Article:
Shadows (1959)

Genres - Drama, Romance  |   Sub-Genres - Ensemble Film, Psychological Drama  |   Run Time - 87 min.  |   Countries - United States   |   MPAA Rating - PG
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Review by Brendon Hanley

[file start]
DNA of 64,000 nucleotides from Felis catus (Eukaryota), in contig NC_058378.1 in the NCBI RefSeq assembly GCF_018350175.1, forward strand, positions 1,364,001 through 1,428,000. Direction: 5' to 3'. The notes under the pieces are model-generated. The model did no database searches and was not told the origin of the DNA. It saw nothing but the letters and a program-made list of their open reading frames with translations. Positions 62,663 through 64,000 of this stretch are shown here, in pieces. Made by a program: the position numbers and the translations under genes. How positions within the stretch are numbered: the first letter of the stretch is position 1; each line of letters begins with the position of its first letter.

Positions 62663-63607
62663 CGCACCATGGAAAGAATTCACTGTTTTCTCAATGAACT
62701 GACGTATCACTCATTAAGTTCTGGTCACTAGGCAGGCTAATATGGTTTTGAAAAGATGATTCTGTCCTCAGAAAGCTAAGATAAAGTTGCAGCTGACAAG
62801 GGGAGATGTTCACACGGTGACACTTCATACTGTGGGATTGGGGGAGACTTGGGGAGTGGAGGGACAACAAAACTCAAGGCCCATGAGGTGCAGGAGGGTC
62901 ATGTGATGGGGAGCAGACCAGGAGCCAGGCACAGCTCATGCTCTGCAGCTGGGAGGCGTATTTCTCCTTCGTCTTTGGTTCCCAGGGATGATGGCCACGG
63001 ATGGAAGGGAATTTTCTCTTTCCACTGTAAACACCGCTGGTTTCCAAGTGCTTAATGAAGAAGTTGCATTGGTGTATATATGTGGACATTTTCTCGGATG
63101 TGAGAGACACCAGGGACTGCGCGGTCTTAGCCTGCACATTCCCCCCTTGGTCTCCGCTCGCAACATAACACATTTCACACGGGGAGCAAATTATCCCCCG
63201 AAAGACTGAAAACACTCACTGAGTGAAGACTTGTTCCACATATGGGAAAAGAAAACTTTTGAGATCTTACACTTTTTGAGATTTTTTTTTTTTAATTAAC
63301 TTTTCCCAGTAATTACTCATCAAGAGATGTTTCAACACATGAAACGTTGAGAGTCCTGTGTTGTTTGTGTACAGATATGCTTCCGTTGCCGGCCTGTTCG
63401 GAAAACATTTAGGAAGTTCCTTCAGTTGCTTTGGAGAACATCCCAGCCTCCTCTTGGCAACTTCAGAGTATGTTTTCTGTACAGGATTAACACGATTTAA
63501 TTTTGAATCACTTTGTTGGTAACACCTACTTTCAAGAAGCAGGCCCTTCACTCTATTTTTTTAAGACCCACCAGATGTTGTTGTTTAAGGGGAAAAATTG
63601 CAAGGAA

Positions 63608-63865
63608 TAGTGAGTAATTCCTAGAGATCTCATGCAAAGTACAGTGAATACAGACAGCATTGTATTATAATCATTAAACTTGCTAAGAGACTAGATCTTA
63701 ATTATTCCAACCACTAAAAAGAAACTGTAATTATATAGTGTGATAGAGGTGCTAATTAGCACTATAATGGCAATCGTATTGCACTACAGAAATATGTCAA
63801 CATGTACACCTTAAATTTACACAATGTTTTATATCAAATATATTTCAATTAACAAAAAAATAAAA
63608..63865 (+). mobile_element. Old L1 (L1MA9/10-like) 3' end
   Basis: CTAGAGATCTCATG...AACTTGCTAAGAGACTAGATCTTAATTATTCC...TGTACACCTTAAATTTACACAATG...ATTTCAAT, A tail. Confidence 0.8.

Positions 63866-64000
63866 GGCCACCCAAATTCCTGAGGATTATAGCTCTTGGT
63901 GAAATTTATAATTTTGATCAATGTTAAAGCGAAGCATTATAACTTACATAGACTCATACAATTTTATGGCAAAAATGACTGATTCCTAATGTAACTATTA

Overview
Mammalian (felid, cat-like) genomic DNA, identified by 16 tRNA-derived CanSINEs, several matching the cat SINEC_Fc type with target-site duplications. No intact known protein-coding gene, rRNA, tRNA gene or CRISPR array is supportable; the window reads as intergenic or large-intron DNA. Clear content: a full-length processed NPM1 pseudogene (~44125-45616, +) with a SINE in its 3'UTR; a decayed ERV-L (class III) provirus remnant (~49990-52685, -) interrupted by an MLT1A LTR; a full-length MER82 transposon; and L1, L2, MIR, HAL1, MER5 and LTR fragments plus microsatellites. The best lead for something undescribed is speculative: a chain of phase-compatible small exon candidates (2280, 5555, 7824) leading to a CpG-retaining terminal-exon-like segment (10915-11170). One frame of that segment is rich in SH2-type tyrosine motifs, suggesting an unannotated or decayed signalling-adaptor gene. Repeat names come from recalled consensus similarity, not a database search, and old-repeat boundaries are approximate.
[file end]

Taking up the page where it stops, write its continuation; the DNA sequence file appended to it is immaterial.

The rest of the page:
John Cassavetes' Shadows is one of the most important and influential movies of American independent cinema. Shot on location in New York City in gritty, naturalistic black-and-white, it was one of the first American efforts to exhibit the urgent, spontaneous look and feel of French New Wave films. Cassavetes had been a reasonably well-known actor, but his first directorial effort was a world apart from the popular dramas of the era. Shadows set the tone for personal, independently made features for decades to come: it tackled controversial subject matter, featured a cast of unknowns, and had a distinctly unprofessional veneer in most technical aspects. The candidness of the performances and the audacity of the director set it apart: the script was largely influenced by the actors during their rehearsals. In initial screenings, Shadows was shunned by audiences; Cassavetes reworked much of it and re-released the film to greater success.